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New York, New York

New York's Oldest Phone Number

Need to book a room at the Hotel Pennsylvania? Just dial up 6-5000. 

New York’s oldest still working phone number belongs to the Hotel Pennsylvania.

Looking nothing like the digit sequence we use today, Pennsylvania 6-5000 was immortalized in a song by Glenn Miller and his Orchestra, harkening back to the days when New York phone numbers used the name of its nearest telephone exchange. The famous number is still in service.

The Pennsylvania was designed by Manhattan’s leading architects McKim, Mead & White, and opened its doors in 1919. In the early 1930’s, it was given the phone number “PE6-5000”— in today’s phone parlance the letters P and E become 7 and 3 respectively, giving it the number 212-736-5000. Still in use today, it’s the longest continually operating phone number.

Until 1928, the Pennsylvania was the largest hotel in the world—with 2,200 lavish rooms, it was the height of luxury, and contained everything from a dentist to a fully-functioning hospital. Run by Ellsworth Statler (who lived in a private suite in the hotel where he would die of old age) the hotel was a byword in New York decadence.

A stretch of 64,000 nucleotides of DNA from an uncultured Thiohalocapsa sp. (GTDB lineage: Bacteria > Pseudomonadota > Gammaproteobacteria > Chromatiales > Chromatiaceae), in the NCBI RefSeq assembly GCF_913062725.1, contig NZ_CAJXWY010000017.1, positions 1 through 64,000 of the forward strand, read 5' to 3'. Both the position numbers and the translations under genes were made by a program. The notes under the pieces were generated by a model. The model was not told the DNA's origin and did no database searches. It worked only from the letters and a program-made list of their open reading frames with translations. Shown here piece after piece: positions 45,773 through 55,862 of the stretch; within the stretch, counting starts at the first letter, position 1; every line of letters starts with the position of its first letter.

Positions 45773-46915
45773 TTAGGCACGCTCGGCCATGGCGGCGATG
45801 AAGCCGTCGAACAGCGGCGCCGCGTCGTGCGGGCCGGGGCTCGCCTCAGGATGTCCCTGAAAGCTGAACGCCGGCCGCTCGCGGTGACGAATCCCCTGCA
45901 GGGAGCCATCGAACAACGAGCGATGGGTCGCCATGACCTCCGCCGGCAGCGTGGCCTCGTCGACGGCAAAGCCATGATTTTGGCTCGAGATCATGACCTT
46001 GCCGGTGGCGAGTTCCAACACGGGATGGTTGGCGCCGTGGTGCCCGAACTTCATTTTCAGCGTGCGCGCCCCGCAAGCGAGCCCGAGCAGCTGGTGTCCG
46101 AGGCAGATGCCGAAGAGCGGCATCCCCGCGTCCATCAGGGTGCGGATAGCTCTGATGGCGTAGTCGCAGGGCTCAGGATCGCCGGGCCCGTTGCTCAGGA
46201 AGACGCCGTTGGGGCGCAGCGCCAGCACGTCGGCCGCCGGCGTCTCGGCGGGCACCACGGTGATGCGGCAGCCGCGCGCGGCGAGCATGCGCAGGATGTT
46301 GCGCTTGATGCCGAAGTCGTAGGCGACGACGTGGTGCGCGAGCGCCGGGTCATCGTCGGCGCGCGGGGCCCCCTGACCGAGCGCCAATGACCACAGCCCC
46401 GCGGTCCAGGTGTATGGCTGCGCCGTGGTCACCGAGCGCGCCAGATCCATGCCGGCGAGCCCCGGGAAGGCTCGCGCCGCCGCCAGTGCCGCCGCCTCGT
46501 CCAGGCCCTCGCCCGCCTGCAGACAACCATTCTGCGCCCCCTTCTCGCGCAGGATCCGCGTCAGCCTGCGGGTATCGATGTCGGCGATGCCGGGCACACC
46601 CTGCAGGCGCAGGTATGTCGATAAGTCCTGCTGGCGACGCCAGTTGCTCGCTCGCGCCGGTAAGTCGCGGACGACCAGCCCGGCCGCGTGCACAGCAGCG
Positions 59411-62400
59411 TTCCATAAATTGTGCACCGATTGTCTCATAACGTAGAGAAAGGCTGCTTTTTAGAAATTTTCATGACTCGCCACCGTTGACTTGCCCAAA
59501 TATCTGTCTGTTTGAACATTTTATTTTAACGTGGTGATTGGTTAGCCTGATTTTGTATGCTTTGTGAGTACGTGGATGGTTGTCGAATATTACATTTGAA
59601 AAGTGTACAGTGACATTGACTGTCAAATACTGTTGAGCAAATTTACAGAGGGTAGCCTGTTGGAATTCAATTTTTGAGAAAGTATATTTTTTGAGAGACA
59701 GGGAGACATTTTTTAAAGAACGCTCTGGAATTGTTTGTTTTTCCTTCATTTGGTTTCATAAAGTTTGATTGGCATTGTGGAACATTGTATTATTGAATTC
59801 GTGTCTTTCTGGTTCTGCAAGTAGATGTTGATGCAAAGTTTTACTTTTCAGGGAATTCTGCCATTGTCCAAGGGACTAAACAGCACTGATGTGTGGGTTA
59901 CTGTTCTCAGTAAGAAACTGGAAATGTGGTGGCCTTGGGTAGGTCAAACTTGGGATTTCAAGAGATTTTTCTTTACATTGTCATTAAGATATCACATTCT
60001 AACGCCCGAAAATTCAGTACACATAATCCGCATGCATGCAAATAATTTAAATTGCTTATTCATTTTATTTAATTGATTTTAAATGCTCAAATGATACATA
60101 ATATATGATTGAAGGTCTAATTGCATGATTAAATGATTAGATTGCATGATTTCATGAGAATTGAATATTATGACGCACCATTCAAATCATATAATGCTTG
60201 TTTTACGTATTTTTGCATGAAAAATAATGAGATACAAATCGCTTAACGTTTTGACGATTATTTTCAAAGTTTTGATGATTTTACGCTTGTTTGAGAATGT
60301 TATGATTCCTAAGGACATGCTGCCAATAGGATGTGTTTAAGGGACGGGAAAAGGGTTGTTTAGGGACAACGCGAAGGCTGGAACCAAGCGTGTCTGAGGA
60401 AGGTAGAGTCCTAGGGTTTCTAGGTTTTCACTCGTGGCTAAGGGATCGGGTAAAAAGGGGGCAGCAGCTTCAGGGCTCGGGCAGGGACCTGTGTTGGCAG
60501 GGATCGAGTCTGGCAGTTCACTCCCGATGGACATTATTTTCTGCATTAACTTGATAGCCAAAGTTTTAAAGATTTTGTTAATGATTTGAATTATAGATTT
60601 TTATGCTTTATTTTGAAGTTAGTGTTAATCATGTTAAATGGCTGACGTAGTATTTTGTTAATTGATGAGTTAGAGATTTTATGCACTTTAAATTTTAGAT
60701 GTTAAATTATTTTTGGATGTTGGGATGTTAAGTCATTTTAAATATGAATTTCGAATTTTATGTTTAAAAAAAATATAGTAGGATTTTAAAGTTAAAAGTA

The hotel’s magnificent restaurant and dance floor Cafe Rouge hosted some of the biggest swing bands of the era, including Count Basie, Duke Ellington and Glenn Miller who held a residency there from 1940-42. In 1940, Miller’s orchestrator Jerry Gray wrote the song which would enshrine the hotel’s phone number in popular culture. As recently as 2012, callers to the hotel would hear the tune until the operator answered.

Today the Hotel is in a somewhat sorry state, eclipsed by luxury hotels like the St. Regis and the Waldorf Astoria. Sadly, the Cafe Rouge is no longer in use and is inaccessible from the hotel. This once fabulous venue is occasionally hired out for one off events such as New York’s fashion week, or recently a Michael Jordan shoe launch, but largely sits empty and abandoned. As recently as 2013 current owners Vornado Realty had plans to demolish the historic building. 

But despite its faded glamour, it is still possible to walk in the footsteps of Glenn Miller through the hotel lobby to the house phone and give your number as Pennsylvania, Six Five Oh Oh Oh.